Barnett, Michael L. "Stakeholder influence capacity and the variability of financial returns to corporate social responsibility." Academy of Management Review, forthcoming (October 2005 version).
This thoughtful theoretical paper addresses several open questions in the dialogue around corporate social responsibility and stakeholder relations. Barnett succinctly summarizes the view of many management researchers: "A large and ever-growing body of literature has investigated whether the financial benefits to the corporation can meet or exceed the costs of its contributions to social welfare. If so, [corporate social responsibility] can be justified as a wise investment; if not, [it] can be condemned as an agency problem. The result: after more than 30 years of research, we cannot clearly conclude whether a one-dollar investment in social initiatives returns more or less than one dollar in benefit to the shareholder."
A more nuanced approach is required to make sense of this, he argues, and in particular it would be helpful to better understand "the underlying drivers of whether and when particular firms may earn positive returns from CSR; in short, to make the business case firm-specific, not universal."
To help address this challenge, Barnett introduces the concept of 'stakeholder influence capacity' (SIC) to help explain variation in the relationship between corporate social responsibility and corporate financial performance. SIC is and "an overall assessment of 'the soul of a business'," or, more formally: "the ability of the firm to identify, act upon, and profit from opportunities to improve stakeholder relationships through CSR."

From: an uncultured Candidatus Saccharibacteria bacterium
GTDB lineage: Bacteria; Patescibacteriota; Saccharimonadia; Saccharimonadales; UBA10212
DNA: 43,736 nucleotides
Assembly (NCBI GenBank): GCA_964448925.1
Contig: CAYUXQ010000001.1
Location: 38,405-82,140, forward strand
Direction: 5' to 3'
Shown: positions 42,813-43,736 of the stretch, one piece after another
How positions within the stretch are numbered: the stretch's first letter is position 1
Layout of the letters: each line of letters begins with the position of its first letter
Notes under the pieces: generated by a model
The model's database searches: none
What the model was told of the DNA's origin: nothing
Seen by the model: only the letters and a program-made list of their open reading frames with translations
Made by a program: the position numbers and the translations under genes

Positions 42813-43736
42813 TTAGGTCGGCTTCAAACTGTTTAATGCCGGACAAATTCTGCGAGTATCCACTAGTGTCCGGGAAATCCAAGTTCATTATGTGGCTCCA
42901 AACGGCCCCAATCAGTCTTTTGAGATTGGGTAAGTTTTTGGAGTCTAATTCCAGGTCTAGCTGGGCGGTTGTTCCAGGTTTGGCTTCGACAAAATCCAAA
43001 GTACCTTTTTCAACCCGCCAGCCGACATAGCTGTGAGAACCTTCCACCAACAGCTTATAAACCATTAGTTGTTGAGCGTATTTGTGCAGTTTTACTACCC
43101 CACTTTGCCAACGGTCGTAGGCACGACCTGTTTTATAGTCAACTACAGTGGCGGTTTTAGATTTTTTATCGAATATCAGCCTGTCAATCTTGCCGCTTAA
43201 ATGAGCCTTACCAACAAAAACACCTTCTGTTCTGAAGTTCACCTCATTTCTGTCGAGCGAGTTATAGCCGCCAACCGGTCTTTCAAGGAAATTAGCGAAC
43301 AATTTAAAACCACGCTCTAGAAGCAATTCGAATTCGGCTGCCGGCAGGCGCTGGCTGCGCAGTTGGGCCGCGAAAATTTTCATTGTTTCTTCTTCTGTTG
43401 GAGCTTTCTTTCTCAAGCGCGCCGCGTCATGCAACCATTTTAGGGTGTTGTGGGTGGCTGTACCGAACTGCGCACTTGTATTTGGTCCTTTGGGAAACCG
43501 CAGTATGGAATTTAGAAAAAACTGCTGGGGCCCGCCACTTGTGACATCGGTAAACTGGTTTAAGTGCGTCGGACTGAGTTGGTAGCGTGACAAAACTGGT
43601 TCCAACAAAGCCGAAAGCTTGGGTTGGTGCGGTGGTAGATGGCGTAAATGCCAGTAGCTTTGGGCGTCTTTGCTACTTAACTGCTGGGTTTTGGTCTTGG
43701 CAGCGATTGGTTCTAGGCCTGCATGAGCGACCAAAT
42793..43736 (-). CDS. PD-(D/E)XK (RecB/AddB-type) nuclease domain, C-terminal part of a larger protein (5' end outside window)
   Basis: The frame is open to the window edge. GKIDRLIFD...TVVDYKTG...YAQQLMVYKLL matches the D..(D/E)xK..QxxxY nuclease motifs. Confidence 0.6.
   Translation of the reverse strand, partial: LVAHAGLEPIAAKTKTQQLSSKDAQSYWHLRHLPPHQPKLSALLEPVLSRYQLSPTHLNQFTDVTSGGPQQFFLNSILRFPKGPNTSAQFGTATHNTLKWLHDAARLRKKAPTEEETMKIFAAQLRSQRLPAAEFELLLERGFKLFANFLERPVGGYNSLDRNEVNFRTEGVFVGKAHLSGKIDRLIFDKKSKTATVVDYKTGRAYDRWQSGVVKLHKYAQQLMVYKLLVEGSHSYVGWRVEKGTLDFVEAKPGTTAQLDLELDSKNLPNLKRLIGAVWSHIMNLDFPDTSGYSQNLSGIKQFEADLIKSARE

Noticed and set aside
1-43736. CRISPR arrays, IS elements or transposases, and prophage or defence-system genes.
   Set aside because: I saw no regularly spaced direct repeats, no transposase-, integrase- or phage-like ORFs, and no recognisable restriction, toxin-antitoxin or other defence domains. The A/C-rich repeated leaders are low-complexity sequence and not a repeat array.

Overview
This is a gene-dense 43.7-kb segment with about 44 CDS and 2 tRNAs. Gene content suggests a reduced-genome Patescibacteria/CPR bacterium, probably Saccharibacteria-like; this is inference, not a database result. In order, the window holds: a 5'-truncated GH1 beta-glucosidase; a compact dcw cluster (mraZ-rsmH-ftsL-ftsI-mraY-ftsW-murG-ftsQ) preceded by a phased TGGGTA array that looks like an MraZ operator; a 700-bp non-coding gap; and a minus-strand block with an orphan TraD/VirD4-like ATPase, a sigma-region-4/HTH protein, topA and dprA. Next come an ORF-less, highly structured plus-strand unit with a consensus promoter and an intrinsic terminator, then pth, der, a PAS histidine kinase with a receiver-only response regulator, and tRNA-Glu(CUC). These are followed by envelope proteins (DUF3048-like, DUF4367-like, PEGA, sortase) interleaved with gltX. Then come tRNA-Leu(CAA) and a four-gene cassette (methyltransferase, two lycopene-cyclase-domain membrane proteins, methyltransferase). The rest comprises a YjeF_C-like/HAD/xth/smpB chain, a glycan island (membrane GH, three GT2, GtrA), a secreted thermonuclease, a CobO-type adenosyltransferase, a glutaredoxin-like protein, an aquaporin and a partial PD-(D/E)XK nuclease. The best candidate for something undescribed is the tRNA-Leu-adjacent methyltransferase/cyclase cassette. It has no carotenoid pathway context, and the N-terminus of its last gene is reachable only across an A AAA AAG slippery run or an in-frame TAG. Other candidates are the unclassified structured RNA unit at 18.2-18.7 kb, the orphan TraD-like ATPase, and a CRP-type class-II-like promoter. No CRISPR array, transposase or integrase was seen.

In this view, corporate social responsibility influences corporate financial performance indirectly through the intangible asset of SIC. SIC acts as a kind of account of cumulative goodwill from all stakeholders - "a record of social performance...accrues, forging a firm's SIC stock..."
One implication of this line of thought is that the financial impact of a particular CSR project may be large or small, depending not only the characteristics of that particular project, but on the firm's cumulative track record of social responsibility. Barnett also notes that "trust is an asset that is built slowly, but destroyed quickly. If it is revealed that a CSR activity was insincere or fraudulent, any trust gained from the CSR act will be lost, and the firm's stakeholder relations may be seriously degraded."
This is an interesting 'think piece' - highly recommended.